by a Small Town American Sister
Many well-meaning brothers and sisters enthusiastically point out ayat from the Qur'an and Ahadith that reveal the Islamic injunction to cover our bodies so that the maximum that may be seen are our hands and face, expecting us to just as enthusiastically accept and begin obeying this injunction. Perhaps we are convinced of the moral, social and many other benefits of hijab, and maybe even begin to desire to cover ourselves, but it is almost never that easy. There can be many consequences that come out of Islamic covering that, although they should in most cases not be used as excuses not to cover, must be considered frankly and seriously before beginning to wear hijab full-time.
Whether you are a convert to Islam or were born into a Muslim family but have never covered, you must prepare yourself mentally for the way your life will change. This involves being thoroughly convinced that covering is a command from Allah, as well as knowing in your heart and being capable of explaining to others all of the benefits and logical reasons for wearing hijab. Without this inner committment, the outer appearance is meaningless. You must also be prepared to accept the added responsibility of being a visible representative of Islam, and therefore be on your best behavior, being kind, fair, polite and following all of Allah's injunctions. You can no longer mix with non-Muslim friends in Islamically disliked situations; no more riding the fence. If you want to be a Muslima but remain inconspicuous among the kuffar (unbelievers), then you are not ready to cover.
American families will probably have more difficulty accepting your covering than Muslim ones, but that does not mean you will not face opposition in either. Both types of families can be ignorant of the fact that covering is considered a command, not a cultural choice. Try, very slowly, to explain the benefits of hijab, the drawbacks of not covering, and why you personally have a burning desire to do so (yes, it should be burning, or you're not ready). I must emphasize that this is a slow process, which should be coupled with discussions of other aspects of Islam and your good example. Help them to see the whole picture and the benefits Islam has brought you. If you are too afraid of their reaction (as I was), write them a letter. This way you can express all of your points without being interrupted and flustered. But be careful to be loving and respectful, not pushy or threatening. You must also be prepared yourself to endure and remain strong in your faith, no matter what their reaction is. Prepare for the worst. Don't cover until you can accept whatever happens.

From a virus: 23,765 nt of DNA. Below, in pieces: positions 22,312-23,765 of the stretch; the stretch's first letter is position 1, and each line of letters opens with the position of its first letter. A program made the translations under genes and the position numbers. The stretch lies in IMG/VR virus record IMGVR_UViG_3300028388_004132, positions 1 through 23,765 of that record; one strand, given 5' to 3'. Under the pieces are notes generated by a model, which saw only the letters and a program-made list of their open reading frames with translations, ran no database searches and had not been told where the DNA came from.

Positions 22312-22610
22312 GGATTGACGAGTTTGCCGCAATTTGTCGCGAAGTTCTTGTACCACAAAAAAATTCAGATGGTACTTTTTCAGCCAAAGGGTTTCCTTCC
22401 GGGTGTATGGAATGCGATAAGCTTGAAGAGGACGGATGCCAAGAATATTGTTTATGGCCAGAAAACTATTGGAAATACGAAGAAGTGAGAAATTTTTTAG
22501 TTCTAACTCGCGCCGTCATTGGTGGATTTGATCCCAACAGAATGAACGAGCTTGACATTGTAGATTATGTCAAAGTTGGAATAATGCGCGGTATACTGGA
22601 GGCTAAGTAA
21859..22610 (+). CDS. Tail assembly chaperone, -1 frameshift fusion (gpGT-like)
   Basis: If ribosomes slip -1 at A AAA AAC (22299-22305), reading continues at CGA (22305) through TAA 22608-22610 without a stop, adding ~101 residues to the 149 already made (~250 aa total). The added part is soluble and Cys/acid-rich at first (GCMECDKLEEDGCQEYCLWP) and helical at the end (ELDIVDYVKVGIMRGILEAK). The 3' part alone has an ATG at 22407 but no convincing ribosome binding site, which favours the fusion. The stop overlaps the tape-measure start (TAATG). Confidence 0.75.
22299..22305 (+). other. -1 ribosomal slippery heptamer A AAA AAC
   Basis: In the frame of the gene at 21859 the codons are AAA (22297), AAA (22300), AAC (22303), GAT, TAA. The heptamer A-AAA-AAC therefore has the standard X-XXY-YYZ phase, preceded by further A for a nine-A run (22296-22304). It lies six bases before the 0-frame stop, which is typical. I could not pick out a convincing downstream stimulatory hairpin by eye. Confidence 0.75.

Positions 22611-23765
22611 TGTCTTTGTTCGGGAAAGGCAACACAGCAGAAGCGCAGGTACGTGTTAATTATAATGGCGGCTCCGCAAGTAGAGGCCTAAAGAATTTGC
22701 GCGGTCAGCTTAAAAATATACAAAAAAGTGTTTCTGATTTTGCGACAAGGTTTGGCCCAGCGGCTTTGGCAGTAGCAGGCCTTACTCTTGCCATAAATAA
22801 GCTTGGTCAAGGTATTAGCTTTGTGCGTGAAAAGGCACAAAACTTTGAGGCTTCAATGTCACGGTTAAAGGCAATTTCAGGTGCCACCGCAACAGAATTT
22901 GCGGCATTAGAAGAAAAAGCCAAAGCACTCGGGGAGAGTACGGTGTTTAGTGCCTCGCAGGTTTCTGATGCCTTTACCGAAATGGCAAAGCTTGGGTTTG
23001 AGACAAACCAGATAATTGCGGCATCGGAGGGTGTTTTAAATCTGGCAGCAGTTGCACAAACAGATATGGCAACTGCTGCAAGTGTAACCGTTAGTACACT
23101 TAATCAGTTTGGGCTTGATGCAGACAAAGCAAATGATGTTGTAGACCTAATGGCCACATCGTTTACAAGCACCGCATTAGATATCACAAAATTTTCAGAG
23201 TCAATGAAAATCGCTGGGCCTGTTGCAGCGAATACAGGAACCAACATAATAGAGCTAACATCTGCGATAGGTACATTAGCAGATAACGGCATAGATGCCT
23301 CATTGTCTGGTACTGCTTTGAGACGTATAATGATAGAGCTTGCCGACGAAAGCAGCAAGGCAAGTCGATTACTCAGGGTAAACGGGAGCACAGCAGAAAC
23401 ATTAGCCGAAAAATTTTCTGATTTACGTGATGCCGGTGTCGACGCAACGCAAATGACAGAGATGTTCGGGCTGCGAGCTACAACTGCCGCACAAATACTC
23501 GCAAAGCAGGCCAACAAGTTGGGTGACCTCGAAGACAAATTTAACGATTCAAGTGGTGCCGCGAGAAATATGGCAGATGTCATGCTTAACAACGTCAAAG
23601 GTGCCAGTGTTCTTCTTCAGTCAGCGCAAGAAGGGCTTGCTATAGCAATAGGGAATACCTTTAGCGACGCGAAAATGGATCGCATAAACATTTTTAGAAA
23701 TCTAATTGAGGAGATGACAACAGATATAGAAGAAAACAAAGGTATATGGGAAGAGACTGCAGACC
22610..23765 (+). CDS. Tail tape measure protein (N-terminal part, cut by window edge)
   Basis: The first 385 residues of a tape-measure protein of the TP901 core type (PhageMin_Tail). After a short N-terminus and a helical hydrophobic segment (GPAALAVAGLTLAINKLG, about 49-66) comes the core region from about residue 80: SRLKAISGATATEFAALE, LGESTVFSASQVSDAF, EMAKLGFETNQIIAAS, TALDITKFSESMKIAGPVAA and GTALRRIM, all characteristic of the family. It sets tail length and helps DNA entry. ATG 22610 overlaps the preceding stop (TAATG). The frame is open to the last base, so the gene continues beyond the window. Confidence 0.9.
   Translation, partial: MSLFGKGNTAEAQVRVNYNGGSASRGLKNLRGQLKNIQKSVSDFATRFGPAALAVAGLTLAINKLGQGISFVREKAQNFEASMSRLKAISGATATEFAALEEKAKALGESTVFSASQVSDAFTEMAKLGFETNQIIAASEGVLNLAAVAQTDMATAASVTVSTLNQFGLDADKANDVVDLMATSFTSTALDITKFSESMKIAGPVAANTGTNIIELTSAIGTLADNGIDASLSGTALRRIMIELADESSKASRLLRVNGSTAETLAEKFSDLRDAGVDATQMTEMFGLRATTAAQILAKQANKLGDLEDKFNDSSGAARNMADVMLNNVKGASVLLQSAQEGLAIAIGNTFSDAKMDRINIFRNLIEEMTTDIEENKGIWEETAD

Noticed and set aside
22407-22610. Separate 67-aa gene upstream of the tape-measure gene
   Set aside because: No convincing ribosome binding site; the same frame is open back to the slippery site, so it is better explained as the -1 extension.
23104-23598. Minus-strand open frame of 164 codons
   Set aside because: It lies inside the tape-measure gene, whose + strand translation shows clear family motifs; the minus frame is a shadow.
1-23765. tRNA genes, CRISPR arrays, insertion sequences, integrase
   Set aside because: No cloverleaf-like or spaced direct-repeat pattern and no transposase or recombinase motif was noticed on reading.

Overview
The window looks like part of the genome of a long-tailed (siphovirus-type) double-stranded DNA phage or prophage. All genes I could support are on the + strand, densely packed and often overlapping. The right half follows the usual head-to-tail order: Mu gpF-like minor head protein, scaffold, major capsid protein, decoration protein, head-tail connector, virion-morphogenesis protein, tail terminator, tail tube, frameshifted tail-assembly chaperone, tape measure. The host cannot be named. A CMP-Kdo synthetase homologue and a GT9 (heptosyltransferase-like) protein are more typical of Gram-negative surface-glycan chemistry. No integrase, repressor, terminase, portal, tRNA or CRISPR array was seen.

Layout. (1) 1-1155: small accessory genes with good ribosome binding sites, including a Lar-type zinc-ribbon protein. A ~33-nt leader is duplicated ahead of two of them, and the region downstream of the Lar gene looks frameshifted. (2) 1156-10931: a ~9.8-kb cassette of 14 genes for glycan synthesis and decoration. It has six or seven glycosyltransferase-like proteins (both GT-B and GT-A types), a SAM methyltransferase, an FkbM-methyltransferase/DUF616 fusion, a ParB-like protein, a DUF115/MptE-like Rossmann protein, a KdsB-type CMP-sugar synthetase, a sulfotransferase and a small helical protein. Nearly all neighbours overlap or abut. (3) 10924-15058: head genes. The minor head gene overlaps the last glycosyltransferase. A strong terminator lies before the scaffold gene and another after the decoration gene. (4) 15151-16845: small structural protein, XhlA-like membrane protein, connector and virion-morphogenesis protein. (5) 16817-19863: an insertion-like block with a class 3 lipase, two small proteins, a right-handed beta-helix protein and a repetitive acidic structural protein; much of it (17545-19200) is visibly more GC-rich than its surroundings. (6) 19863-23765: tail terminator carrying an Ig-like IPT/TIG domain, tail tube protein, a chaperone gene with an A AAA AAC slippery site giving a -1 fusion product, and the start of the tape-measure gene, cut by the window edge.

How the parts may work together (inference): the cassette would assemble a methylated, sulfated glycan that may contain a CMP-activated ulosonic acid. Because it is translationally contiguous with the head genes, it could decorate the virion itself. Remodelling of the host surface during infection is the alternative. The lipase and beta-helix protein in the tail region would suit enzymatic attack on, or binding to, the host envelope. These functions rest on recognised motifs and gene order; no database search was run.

This can be a delicate area, since we have seen that many sisters have unfortunately lost employment for following Allah's command to cover. In this case, also, be prepared for the worst, but stay positive. Write a very professional letter, avoiding too much religious discussion, and emphasizing that your appearance will remain professional and will not affect your job performance. Refer to your "right" to practice your religion freely, and that covering is a religious requirement that you have recently reached the level of faith to be able to fulfill. Be polite (don't threaten them!) and emphasize that it is just a small piece of cloth, not to be blown out of proportion. If you are unable to reach an agreement with your employer, contact CAIR (Council on American-Islamic Relations) at www.cair-net.org or a similar organization to advocate on your behalf.
4. The Public
This concern varies from state to state, city to city, but you must be emotionally prepared to be stared at, perhaps even yelled at, and remain firm in your convictions. This does not mean you won't be startled or shaken, but such incidences should not be able to scare you into taking off your scarf. You must also be able to explain, quickly and well, why you are covering because you will be asked! These are wonderful opportunities for da'wah if they are used well.